Good times at the salt lakes included looking for arrowheads and other traces of long-ago visitors and swimming when the rains raised the water level. “People would stick a branch in the lake for a few days and retrieve a white, sparkling Christmas decoration,” Campbell says, noting that the lake itself sparkled, day and night. “When the moon was full and shining on the lake, it was so beautiful. I could always tell when it was going to rain because the lake was pink.” The pink tone came from the algae, which supports the brine shrimp population. “In the 1950s, Judge Looney’s wife would go lie down in the lake and soak for her rheumatism.” The mile-long La Sal del Rey sometimes dries out completely and is rarely more than three or four feet deep, unlike La Sal Vieja, which is on an adjoining private ranch.

A rickety dock sits high and dry at La Sal Vieja, a remnant of the years when the water near the shore was six feet deep, and people water-skied and swam in its 1,674 acres. “When you floated in it, you felt like a cork riding high. When you got out, salt frosted you like a cake,” says Allan Crockett, a horticulturist whose family’s hunting lease includes a quadrant of La Sal Vieja. Last summer, after trekking about 100 yards out from the dock, Crockett’s sons reached the brine and discovered that the salt mud is hot and abrasive. Salt crystals have sharper edges underwater, before they are eroded by the wind, Crockett says.

Thickets of Texas ebony, wild olive and Texas persimmon overlook La Sal Vieja and its two islands. Stumps and branches of mesquite trees along the high-water line are salt-cured and sand-blasted, a preserved wood that resists rot. “People didn’t realize what a treasure the lake was and abused it in years past,” says Crockett, as he moved a rattlesnake partially buried in the salt. The lake was used intermittently as an oil field runoff basin before regulatory agencies stopped them.

East Lake, the third of the hypersaline lakes running west of Raymondville for 20 miles, is a newly opened tract of the Lower Rio Grande Valley Wildlife Refuge system, and serves as a protected nesting area for gull-billed terns.

La Sal del Rey, the smallest of the three lakes, is also the most accessible. Next to State Highway 186, a USFWS kiosk provides natural and historical information at the head of the wide caliche walking trail that winds for a mile through Tamaulipan thorn scrub leading to the western, shallower end of the lake. There, rimmed by mesquite, ebony, cactus and huisache, a puddle or two of pink brine lingered in late spring as the evaporative season began.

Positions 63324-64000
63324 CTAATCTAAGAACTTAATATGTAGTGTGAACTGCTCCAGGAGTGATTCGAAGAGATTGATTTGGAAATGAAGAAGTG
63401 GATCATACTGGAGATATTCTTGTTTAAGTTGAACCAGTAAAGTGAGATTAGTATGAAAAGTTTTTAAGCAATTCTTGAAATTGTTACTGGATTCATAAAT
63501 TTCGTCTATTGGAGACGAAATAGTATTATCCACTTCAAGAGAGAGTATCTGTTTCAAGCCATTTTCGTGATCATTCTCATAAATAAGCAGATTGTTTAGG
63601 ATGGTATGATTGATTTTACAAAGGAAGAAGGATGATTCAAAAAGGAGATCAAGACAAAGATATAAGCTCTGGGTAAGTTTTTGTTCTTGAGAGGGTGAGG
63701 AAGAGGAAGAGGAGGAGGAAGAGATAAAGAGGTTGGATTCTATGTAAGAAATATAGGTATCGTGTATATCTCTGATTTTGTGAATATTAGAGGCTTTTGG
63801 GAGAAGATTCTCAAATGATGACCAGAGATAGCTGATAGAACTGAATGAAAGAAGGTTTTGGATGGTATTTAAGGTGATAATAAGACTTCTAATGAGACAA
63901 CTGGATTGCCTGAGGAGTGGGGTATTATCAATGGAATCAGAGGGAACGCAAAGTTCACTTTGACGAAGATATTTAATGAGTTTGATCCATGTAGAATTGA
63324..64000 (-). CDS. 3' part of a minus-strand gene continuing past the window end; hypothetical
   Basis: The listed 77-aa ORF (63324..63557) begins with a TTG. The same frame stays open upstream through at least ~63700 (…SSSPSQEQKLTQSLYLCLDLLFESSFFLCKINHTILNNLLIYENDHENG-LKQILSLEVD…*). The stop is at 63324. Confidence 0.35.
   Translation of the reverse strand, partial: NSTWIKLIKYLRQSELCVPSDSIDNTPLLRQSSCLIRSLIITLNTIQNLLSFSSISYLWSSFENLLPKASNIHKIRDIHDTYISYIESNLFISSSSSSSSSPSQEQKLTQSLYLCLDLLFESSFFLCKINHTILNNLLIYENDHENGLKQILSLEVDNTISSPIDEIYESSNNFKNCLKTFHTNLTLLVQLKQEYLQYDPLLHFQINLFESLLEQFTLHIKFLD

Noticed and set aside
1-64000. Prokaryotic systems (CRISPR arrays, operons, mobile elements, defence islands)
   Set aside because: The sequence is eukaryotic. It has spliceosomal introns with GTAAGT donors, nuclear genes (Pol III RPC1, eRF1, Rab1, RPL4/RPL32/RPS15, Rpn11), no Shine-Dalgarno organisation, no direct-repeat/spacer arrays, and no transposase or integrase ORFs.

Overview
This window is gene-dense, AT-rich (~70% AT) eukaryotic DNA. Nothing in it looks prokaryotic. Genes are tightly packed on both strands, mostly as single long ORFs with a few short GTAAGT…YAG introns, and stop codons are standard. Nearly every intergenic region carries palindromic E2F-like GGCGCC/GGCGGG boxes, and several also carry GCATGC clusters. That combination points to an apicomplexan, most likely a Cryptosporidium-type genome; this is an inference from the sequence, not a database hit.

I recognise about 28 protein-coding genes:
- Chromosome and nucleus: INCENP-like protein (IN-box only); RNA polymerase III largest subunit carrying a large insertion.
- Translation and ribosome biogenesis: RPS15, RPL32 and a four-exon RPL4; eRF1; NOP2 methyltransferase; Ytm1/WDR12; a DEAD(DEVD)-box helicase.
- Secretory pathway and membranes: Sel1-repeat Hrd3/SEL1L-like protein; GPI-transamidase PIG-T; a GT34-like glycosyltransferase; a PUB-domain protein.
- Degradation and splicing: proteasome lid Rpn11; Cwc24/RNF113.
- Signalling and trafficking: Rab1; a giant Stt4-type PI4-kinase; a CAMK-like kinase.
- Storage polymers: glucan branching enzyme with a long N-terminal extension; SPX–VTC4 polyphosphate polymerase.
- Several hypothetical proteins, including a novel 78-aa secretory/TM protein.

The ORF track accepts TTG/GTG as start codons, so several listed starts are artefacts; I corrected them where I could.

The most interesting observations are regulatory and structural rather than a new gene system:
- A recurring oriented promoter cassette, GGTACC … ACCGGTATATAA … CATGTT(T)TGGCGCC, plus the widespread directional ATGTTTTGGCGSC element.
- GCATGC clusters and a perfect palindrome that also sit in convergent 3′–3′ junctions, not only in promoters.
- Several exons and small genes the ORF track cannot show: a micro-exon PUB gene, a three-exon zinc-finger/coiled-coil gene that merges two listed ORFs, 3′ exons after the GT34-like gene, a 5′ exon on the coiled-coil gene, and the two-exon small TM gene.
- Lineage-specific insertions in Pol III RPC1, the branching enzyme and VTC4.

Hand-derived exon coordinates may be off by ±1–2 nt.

In light of the lake’s contribution to Texas mineral rights as detailed in Wallace Hawkins’ book, El Sal del Rey, it is only fitting that USFWS does not own La Sal del Rey’s mineral rights. An oil supply company’s pipes snake along the lake’s edge, transporting brine to be used as drilling mud.

La Sal del Rey shrinks and expands with the seasons. “It’s one of my favorite places in the Valley. You get a remote feeling of being on a refuge,” says Christina Montoya, a USFWS Refuge Operations Specialist. Salt crystals glittered like glass shards as she circled the edge of what looks like a barely frozen pond and pointed out perfectly preserved insects — a centipede shell, a desiccated walking stick — along with rabbit and bird bones. Salt removed from any spot in the lake is quickly replaced, usually within three days, she says. In the distance, rime-encrusted fenceposts poke up, while a flock of curlews seemed to wade amid chunks of ice.

On the northeast bank of La Sal, an artesian spring bubbles up from reeds, between the brush line and the brine, and trickles down to the lake. The lake is a stopover for thousands of migrating snow geese, sandhill cranes, phalaropes, eared grebes and other waterfowl and shorebirds. In spring, La Sal del Rey lake hosts nesting black-necked stilts, snowy plovers and least terns. “Access is not restricted,” Montoya says, “but we encourage people to be more cautious during nesting season,” which starts in mid-March. Whooping cranes have been observed here, and most human visitors to this natural wonder are birders.

Standing in this magical place shimmering in the sun, I scraped out a clump of salt crystals. On my tongue, the taste was pure and clean — salt of the earth.